Two of my closest friends enjoy food in the way that I do. When making plans together, the first question is always, “Where are we going to eat?!” One of my girlfriends can be heard making unusual noises when she’s taken that first bite of something that’s met or exceeded her expectations; there is audible moaning and her eyes sort of roll back in her head. And people start to stare. It’s sort of like the restaurant scene, you know which one, from Harry Met Sally. I enjoy sharing a dining experience with people that have a similar (or heightened!) appreciation for food. It’s a little like church.
Trying new foods and restaurants has always been priority when making our travel plans and visiting new places. Eating my way through a city is one of my favorite pastimes. Take New York City, for example. You could pick a theme, “NYC’s Best Pizza and Beer”, start in the Upper East Side, work your way through Manhattan’s most notable pizza places and pubs only to end up having dessert in Brooklyn. Then you could write a blog post about it.
So. As I’ve been catching up with all my foodie friends and relatives this week after having been in New Orleans, they’ve all asked, “How was the food?”
My reply, “Eh.”
Now let me be clear that New Orleans has the most incredible restaurants and food, famous to be sure. Words that come to mind: seafood, spicy, sausage. So, if you’re not into that sort of thing, than New Orleans cuisine may not be for you. As I was telling you last week, they are known for their rich signature dishes of Gumbo, Jambalaya, Andouille, Crawfish Étoufféé, Shrimp Creole, Muffuletta, Oysters Rockefeller and their famous Beignets. When I first visited five years ago, still eating seafood and hadn’t yet cut out the oils, the food was phenomenal! I remember being so excited to seek out the places that served the best of the best and took it on as my personal mission to do just that.
But something has changed for me over the past couple of years. And it’s not just the fact that I no longer eat seafood. New Orleans, and many places where I enjoy spending time, offers plenty of vegan or vegetarian versions of their famous food. I think that since I’ve cut out oils from my diet (and I’ve admitted I’m not perfect at this), my taste buds have changed...healed, really. The food is just too rich for me. I’m now preferring simpler meals. The real shocker is that I don’t really enjoy eating out as much as I used to. Of course, I do every now and again, but I prefer my own cooking as eating out is losing it’s appeal.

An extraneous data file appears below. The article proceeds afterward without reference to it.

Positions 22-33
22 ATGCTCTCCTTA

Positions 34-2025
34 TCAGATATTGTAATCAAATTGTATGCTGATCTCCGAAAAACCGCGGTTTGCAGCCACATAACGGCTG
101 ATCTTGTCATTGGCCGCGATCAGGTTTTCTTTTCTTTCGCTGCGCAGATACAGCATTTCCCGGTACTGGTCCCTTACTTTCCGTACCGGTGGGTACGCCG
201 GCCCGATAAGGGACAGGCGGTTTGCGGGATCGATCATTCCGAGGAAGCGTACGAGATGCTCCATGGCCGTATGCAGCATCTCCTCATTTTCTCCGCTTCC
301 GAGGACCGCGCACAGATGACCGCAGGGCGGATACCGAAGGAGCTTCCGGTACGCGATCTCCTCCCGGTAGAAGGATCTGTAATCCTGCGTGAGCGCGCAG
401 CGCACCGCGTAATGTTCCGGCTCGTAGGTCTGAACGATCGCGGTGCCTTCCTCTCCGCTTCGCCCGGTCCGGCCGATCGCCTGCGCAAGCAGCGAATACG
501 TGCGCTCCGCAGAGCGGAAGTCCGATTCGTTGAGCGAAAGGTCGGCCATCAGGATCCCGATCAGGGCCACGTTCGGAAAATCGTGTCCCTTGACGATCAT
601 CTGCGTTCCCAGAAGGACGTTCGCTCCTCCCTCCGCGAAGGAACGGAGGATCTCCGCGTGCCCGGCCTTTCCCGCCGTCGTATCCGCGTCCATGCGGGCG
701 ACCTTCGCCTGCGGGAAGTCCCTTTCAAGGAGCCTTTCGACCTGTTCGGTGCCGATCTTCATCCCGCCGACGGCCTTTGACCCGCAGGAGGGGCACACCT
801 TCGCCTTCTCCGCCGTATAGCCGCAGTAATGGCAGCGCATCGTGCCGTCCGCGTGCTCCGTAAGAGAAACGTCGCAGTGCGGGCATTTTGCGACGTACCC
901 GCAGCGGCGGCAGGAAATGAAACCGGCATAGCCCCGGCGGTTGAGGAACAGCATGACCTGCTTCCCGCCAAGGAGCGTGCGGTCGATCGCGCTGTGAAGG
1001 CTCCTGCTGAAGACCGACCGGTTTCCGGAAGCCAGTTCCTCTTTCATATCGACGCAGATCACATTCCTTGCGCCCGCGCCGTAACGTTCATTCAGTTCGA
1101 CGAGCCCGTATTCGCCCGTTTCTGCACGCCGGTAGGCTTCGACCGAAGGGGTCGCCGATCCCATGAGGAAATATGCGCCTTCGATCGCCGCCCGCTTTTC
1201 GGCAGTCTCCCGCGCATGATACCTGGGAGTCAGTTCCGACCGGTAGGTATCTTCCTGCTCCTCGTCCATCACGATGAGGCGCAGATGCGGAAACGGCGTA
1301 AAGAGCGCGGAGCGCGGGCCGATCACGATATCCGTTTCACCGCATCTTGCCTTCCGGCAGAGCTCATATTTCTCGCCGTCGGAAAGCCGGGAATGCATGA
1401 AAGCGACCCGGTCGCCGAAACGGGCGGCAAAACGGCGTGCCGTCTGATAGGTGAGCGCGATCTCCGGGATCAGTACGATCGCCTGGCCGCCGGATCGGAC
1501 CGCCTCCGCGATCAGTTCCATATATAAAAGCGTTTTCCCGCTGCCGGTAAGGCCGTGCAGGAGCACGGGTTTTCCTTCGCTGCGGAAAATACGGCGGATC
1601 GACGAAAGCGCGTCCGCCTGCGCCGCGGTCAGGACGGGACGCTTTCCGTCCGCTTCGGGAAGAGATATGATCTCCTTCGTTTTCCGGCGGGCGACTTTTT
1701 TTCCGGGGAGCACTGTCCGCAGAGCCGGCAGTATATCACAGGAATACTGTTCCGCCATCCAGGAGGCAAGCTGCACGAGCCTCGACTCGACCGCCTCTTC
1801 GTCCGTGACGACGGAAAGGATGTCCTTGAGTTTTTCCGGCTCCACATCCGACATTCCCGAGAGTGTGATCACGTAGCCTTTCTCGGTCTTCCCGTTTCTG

Admittedly, I’ve always wanted to be more of an “Eat to Live” person, like my parents, or to at least know what that was like. To stop halfway through a meal because I’m satisfied and simply can’t bother with finishing the rest...sort of bored with the food after it’s done its job. Or to pack PB & J sandwiches and a few apples for the road rather than to scope out and plan a day trip around stopping at a certain restaurant that’s known for their signature sandwiches piled high with coleslaw and French fries or even the tofu poboy that all the vegan foodies are raving about on PETA's website.
The thing is, I’m making the shift. I think my favorite restaurant fare in New Orleans was the clapped together dinner I ordered from the sides menu at the restaurant with no vegetarian offerings: plain baked potato, side salad, grilled asparagus and balsamic vinegar. It was delicious, simple, satiating and it was a fraction of the price of what my family was ordering, to boot.
Bottom Line: Once I became informed and stopped eating all the extra fat, sugar and salt many restaurants and food companies add to their foods to keep us coming back for more, I began to taste the food for what it really is. I had the most delicious orange yesterday. And, because I think I’ve broken my food addictions, I didn’t need to turn it into a fruit parfait to enjoy.
So why am I telling you all of this? Well, I guess to share with all my fellow foodies out there who think it might be a lost cause to lose that strong hold food has over us, who believe we are hard-wired to plan our whole day around what we are eating and where we are eating it, and for those of us who can't manage to spend time with others without having the meal taking center stage...I’m here to tell you things can and do change.
Are you an Eat to Live or Live to Eat kind of person? In the spirit of transparency, I'll admit I am straddling both sides of the fence here. I LOVE food. I love to eat. But my focus has shifted from the food to the person I’m spending precious time with, to the sights and sounds of what's going on around me and to enjoy food in a nutritious and healthy way. And breaking some of my food addictions has enabled me to at least climb that proverbial fence to enjoy life... with or without the food.
If you’re interested in learning more about why it's so difficult for us to make the right choices when it comes to our food, and if you want to find out EXACTLY what you can do to make this shift yourself, check out this brilliant 17 minute Ted talk from Douglas Lisle, Director of Research for True North Health Center and co-author of the thought provoking book, The Pleasure Trap.